Microsoft Investors: Still Carrying Dead Weight
Richard is a member of The Motley Fool Blog Network -- entries represent the personal opinion of the blogger and are not formally edited.
At the risk of stating the obvious, Microsoft (NASDAQ: MSFT) is no longer a sexy company. It’s also no secret that Wall Street would feel better about its prospect if it were under new leadership. But let’s not hold our breath on Ballmer getting the ax any time soon. If it were ever going to happen, it would have happened already. Still, something needs to be done.
Making matters worse, hated rivals Apple (NASDAQ: AAPL) and Google (NASDAQ: GOOG) dominate everything. This places a huge spotlight on “Mr. Softy’s” failures in the mobile devices market. The company can't escape. But, that doesn’t mean Microsoft lacks value. Still, unless things fundamentally change, the company just might become “dead money” for the foreseeable future.
Failing Franchise: Windows 8 & Surface, Early Busts
It says a lot when a disappointment from a tech bellwether barely moves the needle. In the company’s first-quarter fiscal year 2013 earnings results, Microsoft disappointed the Street by reporting net income of $4.47 billion or $0.53 per share on revenues of $16.01 billion. But no one really cared.
The company missed both top and bottom line estimates of $18.11 billion and $0.65 per share, respectively. The drop of 8% in revenue ended its streak of revenue growth, which spanned four quarters, while EPS also declined by 22%.
However, here’s the scary part – the company’s Windows division took a huge hit, posting $3.2 billion in revenue. While that might sound like a lot, it represents a year-over-year drop of 33%. It’s disappointing today, but evidence suggests that things are only going to get worse. Why?
Although PC shipments dropped in the Q1 by 8.6%, numbers from Microsoft’s OEMs such as Dell, Hewlett-Packard and Intel suggest that the percentage might reach the high teens by the second half of 2013. The company’s life is flashing before its eyes and Microsoft needs to prove to investors that it understands the future of computing.
Microsoft’s response was to enter the tablet market with its own in-house built hardware called Surface. Although it was a step in the right direction, the Street has not cared for it and the reception for Windows 8 has been abysmal – prompting several the Street to cut estimates. Recently, analyst David Hilal of FBR offered this in a research note:
“While the anticipation and launch of Microsoft’s Windows 8 operating system has been one of the most talked about technology stories of 2012, we believe initial adoption of the OS and sales of Microsoft’s first tablet have been disappointing.”
Growth Today, Gone Tomorrow – Buy Time
Granted the company had little choice – its hands were tied. The success of Apple and Google coupled with the presumed death of the PC industry made entering the tablet market an easy decision. However, in the process the company alienated several partners including Dell and HP.
Unfortunately, it now seems that it was all for nothing -- consumers don’t want it, at least not to the extent that Microsoft had hoped. Google’s Nexus 7 tablet and Amazon’s (NASDAQ: AMZN) Kindle Fire are both rated higher than Surface. This is despite the fact that Amazon takes a loss on each tablet sold while Google only breaks even.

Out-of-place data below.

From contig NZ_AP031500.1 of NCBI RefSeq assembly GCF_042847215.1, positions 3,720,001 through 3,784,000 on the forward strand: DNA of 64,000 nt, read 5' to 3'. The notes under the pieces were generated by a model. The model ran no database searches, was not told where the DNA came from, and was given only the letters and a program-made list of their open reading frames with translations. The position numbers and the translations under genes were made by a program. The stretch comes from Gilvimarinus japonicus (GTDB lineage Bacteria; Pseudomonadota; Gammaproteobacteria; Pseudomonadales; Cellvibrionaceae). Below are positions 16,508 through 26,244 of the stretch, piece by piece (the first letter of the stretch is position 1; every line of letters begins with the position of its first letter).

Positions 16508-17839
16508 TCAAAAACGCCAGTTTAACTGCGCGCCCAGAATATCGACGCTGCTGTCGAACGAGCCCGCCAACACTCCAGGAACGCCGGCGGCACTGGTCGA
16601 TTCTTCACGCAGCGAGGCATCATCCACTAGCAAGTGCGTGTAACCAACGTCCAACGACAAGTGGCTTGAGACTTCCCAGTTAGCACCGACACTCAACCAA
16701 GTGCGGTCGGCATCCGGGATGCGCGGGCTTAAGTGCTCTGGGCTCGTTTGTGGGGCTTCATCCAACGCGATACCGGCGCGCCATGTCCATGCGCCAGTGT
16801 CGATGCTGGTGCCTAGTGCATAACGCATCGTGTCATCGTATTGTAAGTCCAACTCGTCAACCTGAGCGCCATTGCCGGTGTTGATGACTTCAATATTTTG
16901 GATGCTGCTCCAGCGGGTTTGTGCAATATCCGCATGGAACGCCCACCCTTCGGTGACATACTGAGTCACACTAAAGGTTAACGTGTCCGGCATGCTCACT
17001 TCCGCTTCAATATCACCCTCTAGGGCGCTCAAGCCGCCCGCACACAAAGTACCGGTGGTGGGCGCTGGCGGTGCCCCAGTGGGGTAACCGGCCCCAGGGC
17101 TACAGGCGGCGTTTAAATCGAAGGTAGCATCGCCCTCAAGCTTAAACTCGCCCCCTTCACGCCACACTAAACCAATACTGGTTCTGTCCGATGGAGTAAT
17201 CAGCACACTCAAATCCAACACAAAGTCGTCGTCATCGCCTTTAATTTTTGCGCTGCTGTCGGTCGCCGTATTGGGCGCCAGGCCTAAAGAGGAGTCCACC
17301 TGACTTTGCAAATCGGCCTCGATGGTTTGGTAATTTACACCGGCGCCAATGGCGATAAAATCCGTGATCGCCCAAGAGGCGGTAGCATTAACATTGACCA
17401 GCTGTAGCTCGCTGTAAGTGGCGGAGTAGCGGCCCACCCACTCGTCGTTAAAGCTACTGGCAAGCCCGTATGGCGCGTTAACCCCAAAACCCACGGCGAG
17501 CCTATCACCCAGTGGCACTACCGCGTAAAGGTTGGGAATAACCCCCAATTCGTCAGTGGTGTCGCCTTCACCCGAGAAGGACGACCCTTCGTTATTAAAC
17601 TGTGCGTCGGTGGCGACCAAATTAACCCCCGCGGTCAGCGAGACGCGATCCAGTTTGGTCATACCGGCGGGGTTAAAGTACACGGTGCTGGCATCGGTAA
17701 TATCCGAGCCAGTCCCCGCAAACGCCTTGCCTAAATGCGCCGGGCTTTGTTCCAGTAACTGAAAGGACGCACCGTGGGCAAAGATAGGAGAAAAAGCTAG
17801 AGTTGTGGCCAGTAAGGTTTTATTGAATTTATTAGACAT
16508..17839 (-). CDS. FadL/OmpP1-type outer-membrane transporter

Their respective models care very little about profiting from tablets - rather, it's a content source. For Microsoft, it's more than that. It's respectability. Unfortunately, it's not progressing quite as planned. And if the competition has anything to say about it, it's not going to get any better.
Essentially, as Microsoft’s Windows franchise is suddenly beginning to take a hit, the company’s entrance into new growth areas is being slowed, if not maliciously thwarted by the competition. So from where is the company’s future growth and profitability going to come? I think the company understands this position. I just don’t agree with its response.
Microsoft recently decided it was time to raise its quarterly dividend from 20 to 23 cents. Essentially, the company is saying that it has no better use of its capital or no more “neat ideas” left. Microsoft knows that it is struggling to compete. However, offering a new yield of 3.1% can entice investors to be patient while preventing mass share selloffs. It’s brilliant. But how long will it work?
Microsoft is smart enough to have bought itself some more time. And the good news is, the company’s cash position and balance sheet offers very limited downside risk. But until something fundamentally changes with the company, I just don’t see why anyone would be compelled to place a bet here. Dividend income investors might have been given new motivation. Growth and value investors should look elsewhere.
rsaintvilus is long AAPL and has no positions in the other stocks mentioned above. The Motley Fool owns shares of Apple, Amazon.com, Google, and Microsoft. Motley Fool newsletter services recommend Apple, Amazon.com, Google, and Microsoft. Try any of our Foolish newsletter services free for 30 days. We Fools may not all hold the same opinions, but we all believe that considering a diverse range of insights makes us better investors. The Motley Fool has a disclosure policy. Is this post wrong? Click here. Think you can do better? Join us and write your own!